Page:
As that familiar fiddle plays the introduction the “The Bird Hunters” a smile cannot help but form across your face as you realize the Turnpike Troubadours are back. After what seemed like forever, (in actuality it has only been three years), the beloved band from Oklahoma will release their fourth, self-titled record on September 18th. The twelve track collection provides listeners with slices of life from the barroom to the country with themes of relationships (some successful, others not), and questioning while revisiting some familiar places and characters in detailed story songs from beginning to end.
As Kyle Nix’s fiddle (which seems to set the tone for every track) draws you in, you feel as if you’re there with the guys, “The Bird Hunters,” hearing their stories of life, love and returning home. Accompanied by robust guitar riffs, that same fiddle, (almost in a manic state) perfectly complements the story of “The Mercury;” a song that mentions some recognized characters, including Lorrie, who hang at said barroom. The rousing “7 Oaks,” with lots of pickin’, piano and harmonica, lets the good times roll, even though the times may not be so good.
The theme of love in its many forms is weaved throughout the remainder of the record. “Time Of Day” is a soulful, bluesy plea to a girl like none he’s ever known to simply give him a minute of her time. “You try to fool me into thinking that you’re so refined/But you’re the kind of liquor make a man go stone blind.” Lyrically melancholy while sonically upbeat “Ringing In The Year” is about that age old situation where you make an incredible connection with someone ("combustible as roman candles" or "tornadoes") and wonder if they ever think about you like you do them. “Cheap champagne don’t know the pain of ringing in the year, wondering if you think of me at all.”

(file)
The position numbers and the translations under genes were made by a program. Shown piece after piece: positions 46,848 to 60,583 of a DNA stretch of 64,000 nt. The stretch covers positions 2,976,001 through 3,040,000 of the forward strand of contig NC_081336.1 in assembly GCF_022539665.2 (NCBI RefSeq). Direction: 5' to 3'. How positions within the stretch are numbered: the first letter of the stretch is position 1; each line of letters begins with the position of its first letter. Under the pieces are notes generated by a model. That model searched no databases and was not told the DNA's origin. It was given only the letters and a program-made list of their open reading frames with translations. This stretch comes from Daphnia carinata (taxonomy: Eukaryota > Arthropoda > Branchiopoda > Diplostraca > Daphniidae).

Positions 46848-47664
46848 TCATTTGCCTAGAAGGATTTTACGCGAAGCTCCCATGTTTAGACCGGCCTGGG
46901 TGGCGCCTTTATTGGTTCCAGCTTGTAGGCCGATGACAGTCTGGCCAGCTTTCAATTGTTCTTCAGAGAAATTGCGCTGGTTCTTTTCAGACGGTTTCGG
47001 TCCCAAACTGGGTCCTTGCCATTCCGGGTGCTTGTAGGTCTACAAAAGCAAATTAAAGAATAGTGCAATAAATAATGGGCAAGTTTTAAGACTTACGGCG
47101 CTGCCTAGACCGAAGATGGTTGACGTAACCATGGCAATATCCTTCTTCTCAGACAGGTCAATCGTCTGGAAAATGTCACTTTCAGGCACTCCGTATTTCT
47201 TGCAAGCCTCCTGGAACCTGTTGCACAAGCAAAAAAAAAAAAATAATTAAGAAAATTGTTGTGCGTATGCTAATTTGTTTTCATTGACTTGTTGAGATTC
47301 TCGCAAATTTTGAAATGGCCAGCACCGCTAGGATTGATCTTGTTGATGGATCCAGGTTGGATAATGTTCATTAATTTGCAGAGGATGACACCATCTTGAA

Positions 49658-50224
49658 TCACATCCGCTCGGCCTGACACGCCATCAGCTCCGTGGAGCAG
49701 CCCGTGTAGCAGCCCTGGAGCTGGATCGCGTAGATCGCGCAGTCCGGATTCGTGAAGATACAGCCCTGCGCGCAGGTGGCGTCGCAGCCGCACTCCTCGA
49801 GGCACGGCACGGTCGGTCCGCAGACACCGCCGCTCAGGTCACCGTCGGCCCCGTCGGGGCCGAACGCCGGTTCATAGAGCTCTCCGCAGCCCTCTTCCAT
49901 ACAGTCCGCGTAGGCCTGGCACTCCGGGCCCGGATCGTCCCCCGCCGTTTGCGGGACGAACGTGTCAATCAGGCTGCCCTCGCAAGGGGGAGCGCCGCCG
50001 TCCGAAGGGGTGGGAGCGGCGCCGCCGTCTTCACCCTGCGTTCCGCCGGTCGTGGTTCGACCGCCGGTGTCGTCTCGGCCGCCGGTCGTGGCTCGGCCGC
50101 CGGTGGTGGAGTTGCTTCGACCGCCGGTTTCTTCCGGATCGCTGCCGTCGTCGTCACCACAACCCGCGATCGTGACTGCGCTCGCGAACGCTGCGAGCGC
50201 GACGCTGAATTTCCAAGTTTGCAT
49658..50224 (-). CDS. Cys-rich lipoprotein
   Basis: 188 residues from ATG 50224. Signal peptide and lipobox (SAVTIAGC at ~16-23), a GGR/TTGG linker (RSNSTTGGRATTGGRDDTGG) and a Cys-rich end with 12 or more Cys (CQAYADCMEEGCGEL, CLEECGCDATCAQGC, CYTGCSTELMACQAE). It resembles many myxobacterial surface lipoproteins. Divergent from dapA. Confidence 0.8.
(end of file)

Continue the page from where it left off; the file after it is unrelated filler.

Gentle and beautiful, there’s a powerful simplicity in the emotional “A Little Song,” a plea to prevent her from leaving, to make a wrong a right, and turn back time to the better days. “What a fool to figure forever you’d be mine…..And finding out the only thing I’m needing now to find is finally standing right in front of me/And think I stole a melody/To stop you now from leaving me.”
In “Long Drive Home” Felker truthfully sings “You want something bad you gotta bleed a little for it/You gotta look it in the eye/You gotta call it out by name” acknowledging a musician’s lifestyle, the toll it takes, as well as the sacrifices and effort it involves (both on a personal front and professionally).
A sweet two stepper about missing the city gal who has your heart on “Easton and Main” (originally from Bossier City and given a bit of an update here) gives details of the meeting at Cain's Ballroom “soaking up the bourbon stains,” while “Doreen” (an Old 97's cover) has a reckless western flair with added bits of paranoia, obsession and hurt as he begs his lover to “come clean” if she cheated.
The scaled back instrumentation, reflective questioning and abrupt ending of “Fall Out Of Love” tug at the heart and weigh on the mind. It’s a basic question asked with sincerity, remorse and strain. “Why did it wind up so bad/were the good times all that we had/we laughed and we loved but when push came to shove why did it end up so sad?/How did we fall out of love?” And that smile that was there when it all began? It’s still there when the melodically jubilant “Bossier City” (from their 2007 album of the same name) closes out the record.
The stories, Felker’s everyman vocals, Nix’s fiddle, and the on point musicianship [bassist R.C. Edwards, guitarist Ryan Engelman and drummer Gabe Pearson] combine into something beyond special. The uniqueness in their artistry, whether raucous tunes or lovelorn ballads, resonates with their listeners. You can’t compare Turnpike Troubadours to anyone else, and you shouldn’t. They’re in a class by themselves, proving you can do things your own way and do it successfully. It’s a record that is certainly one of the “must haves” of the year, and one that is sure to draw in listeners not only from Oklahoma and Texas, but well beyond.